Saturday, January 14, 2012


I must have been one of the last hold-outs when cell phones started to become omnipresent.  This may seem strange, considering that I work in the technology sector.  The thing is, I don't agree that being reachable at all hours wherever I happen to be and no matter what I happen to be doing is necessarily a good thing.  Even back in the day when cell phones were still considered "car phones", I didn't particularly want one.  For one thing, I was never much into status symbols (which is mostly what they were back then) and my attitude was "Anybody who's trying to reach me will simply have to wait until I get to where I'm going".

I finally did cave in and got a cell phone, when I decided that having one in the car, for use in emergencies, might not be such a bad idea after all, but my cell phone is a very basic one.  It's not a "smart" phone.  I have no texting plan.  I have a minimal plan that gives me 60 minutes of calling time per month and I never use all of those.  The phone stays in my car at all times; I don't carry it around with me.  If I'm not at home or at work or in my car, then I'm out doing something and I probably don't want to talk to you (unless I happen to be with you, of course).

The first cell phone that I bought had no camera.  My current one does because it's impossible to find a cell phone these days that doesn't have a camera.  But I'm a simple soul.  I don't want to take pictures with my phone, or shoot video, or play music, or send or receive e-mail.  I just want a phone, plain and simple.  If I want to take pictures, I have a camera for that.  If I want to play music, I have an iPod and a CD player for that.  I just want my phone to be a phone.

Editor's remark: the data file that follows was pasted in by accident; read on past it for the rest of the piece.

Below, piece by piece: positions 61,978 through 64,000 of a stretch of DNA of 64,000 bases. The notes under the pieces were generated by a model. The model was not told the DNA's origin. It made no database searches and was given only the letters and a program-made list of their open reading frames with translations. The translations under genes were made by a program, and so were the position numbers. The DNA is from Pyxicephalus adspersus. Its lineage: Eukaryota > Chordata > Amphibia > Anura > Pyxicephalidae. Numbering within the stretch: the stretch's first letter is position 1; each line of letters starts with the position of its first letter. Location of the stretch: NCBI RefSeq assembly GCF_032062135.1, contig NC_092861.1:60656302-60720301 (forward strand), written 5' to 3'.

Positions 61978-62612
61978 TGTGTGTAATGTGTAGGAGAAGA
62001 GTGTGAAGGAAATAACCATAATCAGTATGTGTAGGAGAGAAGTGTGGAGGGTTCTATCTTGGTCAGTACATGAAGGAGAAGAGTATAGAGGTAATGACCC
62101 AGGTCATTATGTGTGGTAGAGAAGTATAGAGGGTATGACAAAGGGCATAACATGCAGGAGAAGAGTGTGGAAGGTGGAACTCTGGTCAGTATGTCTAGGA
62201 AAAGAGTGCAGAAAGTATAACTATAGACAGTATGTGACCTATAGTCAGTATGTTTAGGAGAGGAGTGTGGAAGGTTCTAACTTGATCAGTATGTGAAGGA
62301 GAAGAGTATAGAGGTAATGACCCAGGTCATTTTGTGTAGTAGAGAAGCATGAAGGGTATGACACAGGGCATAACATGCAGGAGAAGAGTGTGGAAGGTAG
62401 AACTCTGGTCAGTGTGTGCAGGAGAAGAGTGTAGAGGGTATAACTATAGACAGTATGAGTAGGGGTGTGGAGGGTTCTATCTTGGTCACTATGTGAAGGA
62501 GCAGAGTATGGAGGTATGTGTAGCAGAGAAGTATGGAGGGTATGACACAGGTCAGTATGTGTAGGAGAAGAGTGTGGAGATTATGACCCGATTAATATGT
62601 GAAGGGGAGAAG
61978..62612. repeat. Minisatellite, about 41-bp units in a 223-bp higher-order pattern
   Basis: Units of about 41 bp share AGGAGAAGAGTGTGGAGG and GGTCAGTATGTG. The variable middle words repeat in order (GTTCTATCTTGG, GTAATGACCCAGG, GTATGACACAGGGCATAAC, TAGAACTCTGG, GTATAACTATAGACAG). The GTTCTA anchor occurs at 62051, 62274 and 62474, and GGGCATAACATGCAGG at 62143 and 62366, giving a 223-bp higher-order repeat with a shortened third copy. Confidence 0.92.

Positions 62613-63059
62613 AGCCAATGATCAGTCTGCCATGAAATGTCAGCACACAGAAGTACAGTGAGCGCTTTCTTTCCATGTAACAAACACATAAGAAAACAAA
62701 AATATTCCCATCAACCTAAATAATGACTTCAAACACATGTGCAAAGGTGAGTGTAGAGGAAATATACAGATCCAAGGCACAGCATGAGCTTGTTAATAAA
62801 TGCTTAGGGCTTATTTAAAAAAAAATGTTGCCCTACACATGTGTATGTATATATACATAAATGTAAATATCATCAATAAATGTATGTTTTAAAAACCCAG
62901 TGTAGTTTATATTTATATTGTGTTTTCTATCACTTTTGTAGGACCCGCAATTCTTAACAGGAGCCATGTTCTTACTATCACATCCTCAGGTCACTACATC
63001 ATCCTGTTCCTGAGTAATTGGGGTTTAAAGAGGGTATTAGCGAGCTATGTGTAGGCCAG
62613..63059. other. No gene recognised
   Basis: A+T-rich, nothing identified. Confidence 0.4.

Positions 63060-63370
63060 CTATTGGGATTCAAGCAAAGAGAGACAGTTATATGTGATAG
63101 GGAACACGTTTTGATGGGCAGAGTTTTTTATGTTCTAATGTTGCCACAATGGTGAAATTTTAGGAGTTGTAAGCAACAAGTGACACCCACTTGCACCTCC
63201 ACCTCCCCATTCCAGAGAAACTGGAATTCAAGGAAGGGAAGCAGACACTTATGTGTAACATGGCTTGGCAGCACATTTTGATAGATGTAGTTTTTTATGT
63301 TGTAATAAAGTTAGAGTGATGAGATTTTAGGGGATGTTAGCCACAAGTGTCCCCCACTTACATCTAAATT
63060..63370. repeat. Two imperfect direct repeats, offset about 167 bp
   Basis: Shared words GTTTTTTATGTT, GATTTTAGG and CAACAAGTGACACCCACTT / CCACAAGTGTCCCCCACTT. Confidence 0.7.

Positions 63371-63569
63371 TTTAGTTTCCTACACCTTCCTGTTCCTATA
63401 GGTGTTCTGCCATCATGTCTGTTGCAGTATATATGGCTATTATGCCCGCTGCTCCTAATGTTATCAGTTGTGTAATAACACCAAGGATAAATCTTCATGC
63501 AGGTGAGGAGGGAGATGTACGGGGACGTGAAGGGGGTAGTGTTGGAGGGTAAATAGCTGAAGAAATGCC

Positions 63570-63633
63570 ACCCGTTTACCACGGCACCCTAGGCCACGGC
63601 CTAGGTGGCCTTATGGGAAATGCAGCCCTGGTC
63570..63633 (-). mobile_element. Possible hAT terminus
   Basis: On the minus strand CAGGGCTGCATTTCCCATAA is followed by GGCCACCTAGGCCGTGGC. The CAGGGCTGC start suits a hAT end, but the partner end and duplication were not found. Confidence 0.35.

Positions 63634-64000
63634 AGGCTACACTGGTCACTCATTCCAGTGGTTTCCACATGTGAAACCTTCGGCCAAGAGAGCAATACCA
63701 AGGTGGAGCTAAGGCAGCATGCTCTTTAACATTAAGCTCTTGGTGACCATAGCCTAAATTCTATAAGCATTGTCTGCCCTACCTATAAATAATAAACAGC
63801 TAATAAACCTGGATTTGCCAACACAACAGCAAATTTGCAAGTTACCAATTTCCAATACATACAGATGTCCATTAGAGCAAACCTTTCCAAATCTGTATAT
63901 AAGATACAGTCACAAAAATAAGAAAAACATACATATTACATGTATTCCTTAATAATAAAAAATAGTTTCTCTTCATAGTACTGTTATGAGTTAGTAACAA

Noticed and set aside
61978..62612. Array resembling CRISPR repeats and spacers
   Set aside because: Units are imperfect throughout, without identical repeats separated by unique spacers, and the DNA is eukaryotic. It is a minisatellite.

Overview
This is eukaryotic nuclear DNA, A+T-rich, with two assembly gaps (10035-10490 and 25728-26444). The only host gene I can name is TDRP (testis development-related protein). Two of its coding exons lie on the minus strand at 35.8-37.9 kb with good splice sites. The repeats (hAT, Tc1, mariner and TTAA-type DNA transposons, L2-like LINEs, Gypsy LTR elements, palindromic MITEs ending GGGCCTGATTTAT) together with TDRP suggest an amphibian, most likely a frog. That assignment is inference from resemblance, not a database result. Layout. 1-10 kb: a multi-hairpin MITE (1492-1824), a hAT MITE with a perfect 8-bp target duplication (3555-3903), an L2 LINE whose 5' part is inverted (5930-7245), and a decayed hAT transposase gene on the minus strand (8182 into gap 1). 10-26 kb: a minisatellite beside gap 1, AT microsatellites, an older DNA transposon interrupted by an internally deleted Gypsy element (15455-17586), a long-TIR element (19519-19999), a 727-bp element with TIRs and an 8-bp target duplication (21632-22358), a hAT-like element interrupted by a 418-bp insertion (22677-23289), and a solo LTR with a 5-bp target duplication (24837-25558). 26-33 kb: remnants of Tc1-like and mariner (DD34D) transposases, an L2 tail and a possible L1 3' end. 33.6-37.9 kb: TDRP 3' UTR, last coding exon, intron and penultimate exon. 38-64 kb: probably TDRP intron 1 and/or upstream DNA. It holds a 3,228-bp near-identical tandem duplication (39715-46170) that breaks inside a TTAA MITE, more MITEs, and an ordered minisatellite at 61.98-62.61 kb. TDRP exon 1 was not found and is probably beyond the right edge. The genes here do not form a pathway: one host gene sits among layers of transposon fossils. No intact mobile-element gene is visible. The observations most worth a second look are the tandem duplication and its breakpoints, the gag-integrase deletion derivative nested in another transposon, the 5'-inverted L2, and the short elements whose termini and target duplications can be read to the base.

I'm particularly irritated by people who constantly have their noses in their smart phones or iPads.  The implication is that my company isn't quite stimulating enough so they need some other distraction to stave off the boredom.  I know people who can never seem to just sit and watch a show or a movie on TV.  They always have to be texting or e-mailing someone at that same time.  Some call this "multitasking".  When did doing three things at once become a good thing?  I think there's a lot to be said for focusing all your attention on one thing at a time. 

I've noted before on this blog that I refuse to be assimilated into the Facebook continuum, and I continue to resist.  I don't need to know what every passing acquaintance is up to at every moment, and I don't need everybody knowing what's happening in my life.  In a world so outwardly obsessed with privacy (even your garbage collector probably has an official "privacy policy" for you to review if you only ask him), we sure do willingly surrender our privacy pretty easily these days. 

My daughter once posted on her Facebook wall that, on her birthday, the first thing that her grandmother did was to call her a slob for not brushing her hair.  I didn't read this myself.  It got back to me via an in-law who heard it from a second cousin.  I couldn't for the life of me understand why Jessica would want to broadcast that sort of thing to the world.  It reflects poorly on both her grandmother (who comes across as an insensitive nagging harpy) and herself (a slob who apparently doesn't brush her hair, not to mention a whiner).  I feel justified in mentioning it on my blog now, considering the whole world apparently already knows anyway (yes, I know you what you were thinking!)

The internet and wireless technology have made the world a much smaller place.  Global communication can be almost instantaneous.  This has its advantages.  But, in such an environment, we need more than ever to be mindful about what information we're broadcasting to the world.  There are some things that are best kept to ourselves, or at least within intimate circles.  And there's something to be said for unplugging from the collective (at risk of overusing an admittedly nerdy Star Trek analogy) from time to time and taking time for some reflection, meditation or even just some intimate one-on-one time with a close friend or loved one.